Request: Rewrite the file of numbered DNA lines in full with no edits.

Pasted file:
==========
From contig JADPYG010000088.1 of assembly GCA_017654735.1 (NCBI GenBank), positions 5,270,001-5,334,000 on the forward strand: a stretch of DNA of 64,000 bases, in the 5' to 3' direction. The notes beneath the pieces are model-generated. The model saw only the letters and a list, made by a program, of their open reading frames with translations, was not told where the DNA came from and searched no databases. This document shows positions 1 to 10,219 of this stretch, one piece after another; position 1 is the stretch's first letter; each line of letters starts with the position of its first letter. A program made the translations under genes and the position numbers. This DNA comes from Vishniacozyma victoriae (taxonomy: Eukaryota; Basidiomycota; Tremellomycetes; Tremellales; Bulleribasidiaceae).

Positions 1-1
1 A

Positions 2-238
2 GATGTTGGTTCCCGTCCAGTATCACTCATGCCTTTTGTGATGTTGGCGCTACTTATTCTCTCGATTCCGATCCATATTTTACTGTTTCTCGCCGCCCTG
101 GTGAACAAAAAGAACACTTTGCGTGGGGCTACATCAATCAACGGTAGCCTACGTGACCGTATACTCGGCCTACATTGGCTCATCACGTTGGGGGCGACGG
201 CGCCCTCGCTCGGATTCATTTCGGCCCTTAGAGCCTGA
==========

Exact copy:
From contig JADPYG010000088.1 of assembly GCA_017654735.1 (NCBI GenBank), positions 5,270,001-5,334,000 on the forward strand: a stretch of DNA of 64,000 bases, in the 5' to 3' direction. The notes beneath the pieces are model-generated. The model saw only the letters and a list, made by a program, of their open reading frames with translations, was not told where the DNA came from and searched no databases. This document shows positions 1 to 10,219 of this stretch, one piece after another; position 1 is the stretch's first letter; each line of letters starts with the position of its first letter. A program made the translations under genes and the position numbers. This DNA comes from Vishniacozyma victoriae (taxonomy: Eukaryota; Basidiomycota; Tremellomycetes; Tremellales; Bulleribasidiaceae).

Positions 1-1
1 A

Positions 2-238
2 GATGTTGGTTCCCGTCCAGTATCACTCATGCCTTTTGTGATGTTGGCGCTACTTATTCTCTCGATTCCGATCCATATTTTACTGTTTCTCGCCGCCCTG
101 GTGAACAAAAAGAACACTTTGCGTGGGGCTACATCAATCAACGGTAGCCTACGTGACCGTATACTCGGCCTACATTGGCTCATCACGTTGGGGGCGACGG
201 CGCCCTCGCTCGGATTCATTTCGGCCCTTAGAGCCTGA